Psychedelics Increase Our Feelings of Connection

Psychedelics also have the quality of making the user feel less isolated. The world is no longer just about them, but all beings. In this way psychedelics can be a more holistic way of treating conditions that were previously the domain of Big Pharma. Rafael Guimarães dos Santos, a postdoctoral fellow said of the study;

“Altering emotional processing by modifying facial emotion recognition could be one of the mechanisms involved in the therapeutic potentials of ayahuasca and other serotonergic hallucinogens.”

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The researchers found 62 studies that fit their criteria, and the eight they chose to focus on were those that investigated psilocybin or LSD. Of course, the studies varied in quality. Some were small, or not placebo controlled, which the authors of the paper acknowledged. Still they concluded;

“The studies reviewed showed that a single dose or a few doses of LSD or psilocybin was associated with a modified pattern of recognition of negative emotions that could be interpreted as beneficial, since several of these studies showed that these modifications were correlated with increases in positive mood and/or anxiolytic and antidepressant effects.”

There is a correlation between depressive conditions and increased responses in the amygdala, which is the part of the brain that controls the fight-or-flight response. What the researchers are excited by is that serotonergic hallucinogens reduce the negative brain responses here. Psychedelics do affect other brain regions too, but the depression and anxiety decreasing hot-bed seems to be located in this area.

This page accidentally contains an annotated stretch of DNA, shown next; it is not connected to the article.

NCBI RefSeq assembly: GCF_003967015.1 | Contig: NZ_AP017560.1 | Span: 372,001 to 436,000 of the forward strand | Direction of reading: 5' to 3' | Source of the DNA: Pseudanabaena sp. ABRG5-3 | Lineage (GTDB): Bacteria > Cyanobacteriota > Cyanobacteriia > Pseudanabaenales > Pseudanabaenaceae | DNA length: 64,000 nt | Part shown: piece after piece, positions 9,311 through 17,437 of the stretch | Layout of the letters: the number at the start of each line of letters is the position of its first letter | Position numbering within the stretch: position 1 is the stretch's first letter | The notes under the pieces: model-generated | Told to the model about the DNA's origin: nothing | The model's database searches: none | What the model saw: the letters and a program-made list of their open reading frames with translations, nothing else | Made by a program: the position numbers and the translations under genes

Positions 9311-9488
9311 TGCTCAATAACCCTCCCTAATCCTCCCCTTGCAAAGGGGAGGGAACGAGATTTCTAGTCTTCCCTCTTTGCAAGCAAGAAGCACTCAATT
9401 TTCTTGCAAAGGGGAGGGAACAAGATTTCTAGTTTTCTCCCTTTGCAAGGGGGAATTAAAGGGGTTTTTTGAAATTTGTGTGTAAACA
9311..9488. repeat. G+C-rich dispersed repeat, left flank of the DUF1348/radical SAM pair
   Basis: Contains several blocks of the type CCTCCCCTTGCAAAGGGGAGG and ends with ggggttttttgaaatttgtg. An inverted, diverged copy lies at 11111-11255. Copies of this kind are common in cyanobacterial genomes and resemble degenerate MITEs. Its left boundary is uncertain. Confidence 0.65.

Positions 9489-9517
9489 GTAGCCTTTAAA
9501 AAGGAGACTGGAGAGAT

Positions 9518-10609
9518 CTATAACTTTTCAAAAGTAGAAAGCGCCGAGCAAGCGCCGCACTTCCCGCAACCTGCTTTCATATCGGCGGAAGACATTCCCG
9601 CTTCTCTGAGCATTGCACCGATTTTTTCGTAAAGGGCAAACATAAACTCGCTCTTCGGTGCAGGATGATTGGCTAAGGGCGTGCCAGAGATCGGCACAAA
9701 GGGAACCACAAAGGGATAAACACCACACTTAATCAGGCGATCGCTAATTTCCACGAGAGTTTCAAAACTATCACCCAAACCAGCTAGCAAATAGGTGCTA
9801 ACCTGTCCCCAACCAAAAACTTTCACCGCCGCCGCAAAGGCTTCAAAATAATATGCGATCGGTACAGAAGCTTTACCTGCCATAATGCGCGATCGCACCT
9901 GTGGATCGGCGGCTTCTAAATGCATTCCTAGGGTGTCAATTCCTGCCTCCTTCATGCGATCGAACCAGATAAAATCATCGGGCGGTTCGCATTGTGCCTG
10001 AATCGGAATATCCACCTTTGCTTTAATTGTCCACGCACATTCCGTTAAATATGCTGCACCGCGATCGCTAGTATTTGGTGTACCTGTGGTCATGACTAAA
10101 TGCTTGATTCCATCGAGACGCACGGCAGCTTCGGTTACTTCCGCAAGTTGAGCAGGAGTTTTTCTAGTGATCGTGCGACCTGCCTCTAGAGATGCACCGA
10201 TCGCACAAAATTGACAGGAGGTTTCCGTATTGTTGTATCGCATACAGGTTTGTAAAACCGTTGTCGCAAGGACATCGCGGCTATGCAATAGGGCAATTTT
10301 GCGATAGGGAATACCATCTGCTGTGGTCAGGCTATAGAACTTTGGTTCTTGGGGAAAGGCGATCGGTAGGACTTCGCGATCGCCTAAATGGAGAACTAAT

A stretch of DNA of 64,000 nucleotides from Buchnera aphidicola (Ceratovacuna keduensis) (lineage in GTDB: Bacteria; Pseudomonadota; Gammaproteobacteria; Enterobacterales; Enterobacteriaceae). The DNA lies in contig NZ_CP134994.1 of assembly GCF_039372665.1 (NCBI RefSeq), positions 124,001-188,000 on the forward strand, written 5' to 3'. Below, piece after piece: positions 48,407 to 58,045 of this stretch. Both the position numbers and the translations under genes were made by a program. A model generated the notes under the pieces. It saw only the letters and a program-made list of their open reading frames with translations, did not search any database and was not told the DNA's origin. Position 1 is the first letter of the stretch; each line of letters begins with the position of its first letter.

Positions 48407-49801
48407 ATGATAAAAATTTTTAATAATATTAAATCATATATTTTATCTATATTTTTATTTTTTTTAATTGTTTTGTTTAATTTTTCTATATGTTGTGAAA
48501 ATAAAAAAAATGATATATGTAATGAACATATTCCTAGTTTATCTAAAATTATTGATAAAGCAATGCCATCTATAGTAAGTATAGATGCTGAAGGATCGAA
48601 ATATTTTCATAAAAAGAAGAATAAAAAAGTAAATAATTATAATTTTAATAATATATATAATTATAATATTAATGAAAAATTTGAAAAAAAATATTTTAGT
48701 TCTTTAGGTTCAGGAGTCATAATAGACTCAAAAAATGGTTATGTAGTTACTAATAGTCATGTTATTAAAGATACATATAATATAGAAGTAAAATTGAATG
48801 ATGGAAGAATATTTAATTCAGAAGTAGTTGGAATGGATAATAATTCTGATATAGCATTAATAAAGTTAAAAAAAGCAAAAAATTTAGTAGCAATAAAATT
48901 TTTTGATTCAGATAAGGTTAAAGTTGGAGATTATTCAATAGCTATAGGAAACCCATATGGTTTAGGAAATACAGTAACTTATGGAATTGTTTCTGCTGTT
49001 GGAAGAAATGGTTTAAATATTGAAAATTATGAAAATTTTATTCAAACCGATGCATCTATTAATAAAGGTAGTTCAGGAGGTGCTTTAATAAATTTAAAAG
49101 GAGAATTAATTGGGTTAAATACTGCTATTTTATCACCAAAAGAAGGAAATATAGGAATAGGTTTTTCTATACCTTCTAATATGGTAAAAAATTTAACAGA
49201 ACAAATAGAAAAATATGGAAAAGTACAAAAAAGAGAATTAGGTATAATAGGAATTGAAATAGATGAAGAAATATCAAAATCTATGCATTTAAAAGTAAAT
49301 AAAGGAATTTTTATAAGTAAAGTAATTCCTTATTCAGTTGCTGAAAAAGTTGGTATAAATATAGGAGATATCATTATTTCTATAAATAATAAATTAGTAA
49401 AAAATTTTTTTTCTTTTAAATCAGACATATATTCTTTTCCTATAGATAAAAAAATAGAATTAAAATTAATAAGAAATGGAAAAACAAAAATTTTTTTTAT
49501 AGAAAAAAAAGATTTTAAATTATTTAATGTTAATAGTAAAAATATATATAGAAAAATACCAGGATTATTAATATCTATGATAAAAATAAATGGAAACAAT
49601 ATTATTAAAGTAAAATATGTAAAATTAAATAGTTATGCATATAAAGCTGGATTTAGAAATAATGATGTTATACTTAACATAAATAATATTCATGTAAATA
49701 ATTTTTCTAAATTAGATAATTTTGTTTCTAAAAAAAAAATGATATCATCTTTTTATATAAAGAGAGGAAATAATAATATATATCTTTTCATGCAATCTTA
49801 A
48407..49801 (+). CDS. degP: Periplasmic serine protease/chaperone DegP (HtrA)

The Power of Awe

Another theory is that the effect could be due to the awe-inspiring qualities psychedelics have. Feelings of awe, which are overwhelming yet humbling, are thought to be one of the vital therapeutic effects of psychedelics. The sense of connection and being part of something bigger is the antithesis of anxiety, which at its height makes you feel totally alone in the world. 

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By freeing people from their focus on negative emotional cues and giving them back the ability to recognise the positive, psychedelics are an essential part of mental health care. Or, at least they should soon be. With more and more people looking for natural, non-damaging alternatives to traditional pharmaceuticals, studies like this will only add to the volume of the call to research psychedelics further. 

Seeing the Good in People

Moderating the fear response is an important in the therapeutic treatment of many diseases. For a significant amount of people, current antidepressant regimens are not working. The time is coming for larger scale psychedelic studies to take the lead.

Psilocybin literally helps us to see the good in people. Pretty cool, huh?